When looking for a pot belly stove, it is easy to confuse it with other types of stoves, especially if they share certain characteristics. However, a pot belly stove has a few distinguishing characteristics, which are as follows:
The potbelly, as the name suggests, is the main feature of a pot belly stove. This barrel-shaped feature is located in the stove’s center, giving it a round, bulbous center with a narrow top and bottom section.
The middle of a potbelly stove also has a rim called a skirt rail. This skirt rail looks like a small trim, and some have detailed designs and are designed to hold a variety of cooking utensils.
Most modern potbelly stoves are made of steel, whereas their older counterparts are made of cast iron. The cast iron potbelly stove has two doors.
The two doors, one large and one small, are both made of cast iron; the larger one is used to load wood or coal, and the smaller one is used to remove ashes.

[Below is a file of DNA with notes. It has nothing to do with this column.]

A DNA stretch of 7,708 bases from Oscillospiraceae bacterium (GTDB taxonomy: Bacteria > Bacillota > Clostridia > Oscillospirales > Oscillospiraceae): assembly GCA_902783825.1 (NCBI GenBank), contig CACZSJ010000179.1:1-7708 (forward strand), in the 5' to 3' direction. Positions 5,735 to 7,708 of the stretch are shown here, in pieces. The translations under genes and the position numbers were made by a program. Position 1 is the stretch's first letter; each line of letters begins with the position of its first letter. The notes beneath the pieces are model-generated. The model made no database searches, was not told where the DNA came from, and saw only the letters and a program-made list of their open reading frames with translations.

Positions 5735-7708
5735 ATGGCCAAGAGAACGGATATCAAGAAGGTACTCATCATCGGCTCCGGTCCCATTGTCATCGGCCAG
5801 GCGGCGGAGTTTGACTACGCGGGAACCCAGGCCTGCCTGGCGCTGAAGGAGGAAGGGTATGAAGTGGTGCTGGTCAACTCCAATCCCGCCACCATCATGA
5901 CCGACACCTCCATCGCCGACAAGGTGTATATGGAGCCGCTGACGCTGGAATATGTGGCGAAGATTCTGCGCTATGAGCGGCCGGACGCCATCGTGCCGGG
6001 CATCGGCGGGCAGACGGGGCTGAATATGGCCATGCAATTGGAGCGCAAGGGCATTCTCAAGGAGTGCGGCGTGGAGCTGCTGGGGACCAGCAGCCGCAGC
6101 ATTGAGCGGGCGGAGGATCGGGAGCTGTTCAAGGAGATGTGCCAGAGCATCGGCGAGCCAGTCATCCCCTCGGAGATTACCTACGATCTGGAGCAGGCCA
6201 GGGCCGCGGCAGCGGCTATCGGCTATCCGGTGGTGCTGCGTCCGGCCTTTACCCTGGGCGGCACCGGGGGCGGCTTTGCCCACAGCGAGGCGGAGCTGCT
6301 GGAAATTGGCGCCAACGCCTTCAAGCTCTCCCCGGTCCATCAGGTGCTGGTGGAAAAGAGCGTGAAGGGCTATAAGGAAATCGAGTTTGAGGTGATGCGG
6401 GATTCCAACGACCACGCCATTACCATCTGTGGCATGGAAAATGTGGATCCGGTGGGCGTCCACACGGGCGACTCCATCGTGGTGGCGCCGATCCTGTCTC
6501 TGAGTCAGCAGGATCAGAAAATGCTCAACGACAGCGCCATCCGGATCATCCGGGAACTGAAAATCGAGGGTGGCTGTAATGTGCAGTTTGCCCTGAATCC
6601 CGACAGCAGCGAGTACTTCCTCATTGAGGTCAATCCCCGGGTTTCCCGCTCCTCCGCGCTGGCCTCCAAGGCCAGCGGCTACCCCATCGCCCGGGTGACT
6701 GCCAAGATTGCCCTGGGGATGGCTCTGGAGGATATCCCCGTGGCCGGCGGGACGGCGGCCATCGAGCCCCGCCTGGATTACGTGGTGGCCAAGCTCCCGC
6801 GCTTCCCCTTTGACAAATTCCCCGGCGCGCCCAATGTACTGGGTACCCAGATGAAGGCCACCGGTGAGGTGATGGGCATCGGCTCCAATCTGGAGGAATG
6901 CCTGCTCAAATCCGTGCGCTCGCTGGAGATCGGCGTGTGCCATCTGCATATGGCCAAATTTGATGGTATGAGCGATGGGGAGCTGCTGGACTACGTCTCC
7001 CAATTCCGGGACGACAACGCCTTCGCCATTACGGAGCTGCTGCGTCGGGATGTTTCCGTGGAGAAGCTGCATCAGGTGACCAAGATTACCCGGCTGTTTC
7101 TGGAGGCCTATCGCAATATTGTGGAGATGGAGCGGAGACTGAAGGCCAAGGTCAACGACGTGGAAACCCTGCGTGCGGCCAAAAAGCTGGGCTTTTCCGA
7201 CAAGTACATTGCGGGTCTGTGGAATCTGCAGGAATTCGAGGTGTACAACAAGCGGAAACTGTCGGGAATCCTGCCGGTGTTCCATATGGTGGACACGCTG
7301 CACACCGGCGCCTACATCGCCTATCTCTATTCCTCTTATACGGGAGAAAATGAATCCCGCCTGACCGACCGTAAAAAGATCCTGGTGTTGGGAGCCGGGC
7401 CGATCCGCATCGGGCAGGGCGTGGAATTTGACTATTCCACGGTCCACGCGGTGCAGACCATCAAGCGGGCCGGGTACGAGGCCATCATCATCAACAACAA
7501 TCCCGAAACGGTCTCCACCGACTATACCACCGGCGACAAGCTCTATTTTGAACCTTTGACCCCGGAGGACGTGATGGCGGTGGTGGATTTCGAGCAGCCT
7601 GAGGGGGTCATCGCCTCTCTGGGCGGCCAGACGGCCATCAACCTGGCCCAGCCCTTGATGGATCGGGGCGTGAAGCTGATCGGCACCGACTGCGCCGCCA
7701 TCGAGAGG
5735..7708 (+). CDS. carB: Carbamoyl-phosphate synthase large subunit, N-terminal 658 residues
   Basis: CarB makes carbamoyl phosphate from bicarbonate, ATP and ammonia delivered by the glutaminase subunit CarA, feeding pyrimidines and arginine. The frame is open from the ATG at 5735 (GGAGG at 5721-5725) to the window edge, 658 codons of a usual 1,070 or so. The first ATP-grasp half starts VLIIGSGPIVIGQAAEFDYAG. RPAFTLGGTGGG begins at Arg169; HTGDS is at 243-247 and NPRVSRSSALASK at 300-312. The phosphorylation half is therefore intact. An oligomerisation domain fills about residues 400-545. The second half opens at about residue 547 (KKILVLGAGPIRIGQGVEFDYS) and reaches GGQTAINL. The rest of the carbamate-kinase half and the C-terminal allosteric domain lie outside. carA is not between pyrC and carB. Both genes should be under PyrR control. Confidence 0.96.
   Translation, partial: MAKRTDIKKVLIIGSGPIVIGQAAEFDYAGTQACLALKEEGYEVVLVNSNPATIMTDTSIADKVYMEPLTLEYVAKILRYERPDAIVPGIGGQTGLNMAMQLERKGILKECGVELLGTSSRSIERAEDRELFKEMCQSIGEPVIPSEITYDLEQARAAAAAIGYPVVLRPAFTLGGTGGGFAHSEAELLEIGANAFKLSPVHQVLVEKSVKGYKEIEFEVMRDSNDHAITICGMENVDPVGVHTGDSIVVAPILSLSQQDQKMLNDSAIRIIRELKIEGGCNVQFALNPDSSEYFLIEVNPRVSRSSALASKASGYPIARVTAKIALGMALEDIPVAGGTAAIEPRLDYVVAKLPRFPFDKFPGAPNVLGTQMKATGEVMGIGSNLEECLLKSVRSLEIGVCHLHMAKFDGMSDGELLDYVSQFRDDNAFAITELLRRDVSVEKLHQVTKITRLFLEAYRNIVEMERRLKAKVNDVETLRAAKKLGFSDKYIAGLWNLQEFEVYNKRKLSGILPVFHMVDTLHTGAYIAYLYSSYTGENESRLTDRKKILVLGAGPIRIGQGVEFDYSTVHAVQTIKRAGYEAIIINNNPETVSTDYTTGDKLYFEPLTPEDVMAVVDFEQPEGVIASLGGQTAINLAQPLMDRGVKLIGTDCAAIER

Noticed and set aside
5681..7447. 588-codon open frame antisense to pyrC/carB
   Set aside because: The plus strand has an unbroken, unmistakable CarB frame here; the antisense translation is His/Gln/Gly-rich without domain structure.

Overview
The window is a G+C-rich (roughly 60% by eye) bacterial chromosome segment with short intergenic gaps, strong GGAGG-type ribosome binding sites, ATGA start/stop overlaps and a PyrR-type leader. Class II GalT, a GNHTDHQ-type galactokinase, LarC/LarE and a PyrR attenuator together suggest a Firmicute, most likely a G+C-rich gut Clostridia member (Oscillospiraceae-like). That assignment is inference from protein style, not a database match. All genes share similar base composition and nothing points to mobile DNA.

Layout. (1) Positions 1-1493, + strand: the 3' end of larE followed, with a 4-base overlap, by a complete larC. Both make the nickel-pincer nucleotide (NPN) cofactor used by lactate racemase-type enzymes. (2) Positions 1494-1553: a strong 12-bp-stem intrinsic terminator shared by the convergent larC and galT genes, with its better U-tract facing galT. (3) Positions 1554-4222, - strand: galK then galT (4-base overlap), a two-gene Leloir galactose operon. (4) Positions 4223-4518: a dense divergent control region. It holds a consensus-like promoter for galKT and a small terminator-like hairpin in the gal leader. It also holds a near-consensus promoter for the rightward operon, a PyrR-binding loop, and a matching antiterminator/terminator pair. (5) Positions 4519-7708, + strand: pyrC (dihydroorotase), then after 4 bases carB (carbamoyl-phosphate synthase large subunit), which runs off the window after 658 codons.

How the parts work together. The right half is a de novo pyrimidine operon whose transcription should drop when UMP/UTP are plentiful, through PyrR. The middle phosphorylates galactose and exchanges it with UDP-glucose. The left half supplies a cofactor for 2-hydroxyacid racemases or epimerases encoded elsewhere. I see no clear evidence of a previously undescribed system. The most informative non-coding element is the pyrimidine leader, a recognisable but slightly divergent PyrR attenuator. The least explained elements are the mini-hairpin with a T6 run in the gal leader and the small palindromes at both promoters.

Check to see what material the top door is made of because glass is used in modern stoves but not in antique potbelly stoves.
● Flat Top
The potbelly stove can be used for both cooking and heating. Due to this, the top of the stove should be flat to create a hot cooking surface. Some of these stoves have domes that are lifted to reveal flat cooktops.
This area is usually wide, flaring out to be nearly as large as the rounded center part of the potbelly burn pot.
● Exhaust Pipe
Another important feature of a potbelly stove is the exhaust pipe. They are often large and black, extending upward from the top cook plate, though some are positioned on the side of the burn pot.
Also, potbelly stoves can be converted to burn gas rather than wood; in this case, they must have adequate ventilation for safe use.
Factors Affecting the Value of a Potbelly Stove